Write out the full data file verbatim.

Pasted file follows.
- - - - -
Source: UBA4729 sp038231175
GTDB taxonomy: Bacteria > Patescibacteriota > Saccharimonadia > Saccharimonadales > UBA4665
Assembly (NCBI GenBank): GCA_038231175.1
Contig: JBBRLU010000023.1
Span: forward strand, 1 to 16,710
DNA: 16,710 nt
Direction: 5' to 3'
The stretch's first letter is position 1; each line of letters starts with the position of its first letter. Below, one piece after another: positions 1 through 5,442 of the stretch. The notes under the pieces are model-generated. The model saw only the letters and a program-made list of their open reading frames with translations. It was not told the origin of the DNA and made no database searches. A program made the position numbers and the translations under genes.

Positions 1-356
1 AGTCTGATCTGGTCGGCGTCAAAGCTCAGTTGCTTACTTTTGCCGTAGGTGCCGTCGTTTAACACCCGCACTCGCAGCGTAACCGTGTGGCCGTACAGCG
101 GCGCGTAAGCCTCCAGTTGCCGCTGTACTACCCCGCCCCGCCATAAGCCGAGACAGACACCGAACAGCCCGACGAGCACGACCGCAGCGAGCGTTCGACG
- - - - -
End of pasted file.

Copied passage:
Source: UBA4729 sp038231175
GTDB taxonomy: Bacteria > Patescibacteriota > Saccharimonadia > Saccharimonadales > UBA4665
Assembly (NCBI GenBank): GCA_038231175.1
Contig: JBBRLU010000023.1
Span: forward strand, 1 to 16,710
DNA: 16,710 nt
Direction: 5' to 3'
The stretch's first letter is position 1; each line of letters starts with the position of its first letter. Below, one piece after another: positions 1 through 5,442 of the stretch. The notes under the pieces are model-generated. The model saw only the letters and a program-made list of their open reading frames with translations. It was not told the origin of the DNA and made no database searches. A program made the position numbers and the translations under genes.

Positions 1-356
1 AGTCTGATCTGGTCGGCGTCAAAGCTCAGTTGCTTACTTTTGCCGTAGGTGCCGTCGTTTAACACCCGCACTCGCAGCGTAACCGTGTGGCCGTACAGCG
101 GCGCGTAAGCCTCCAGTTGCCGCTGTACTACCCCGCCCCGCCATAAGCCGAGACAGACACCGAACAGCCCGACGAGCACGACCGCAGCGAGCGTTCGACG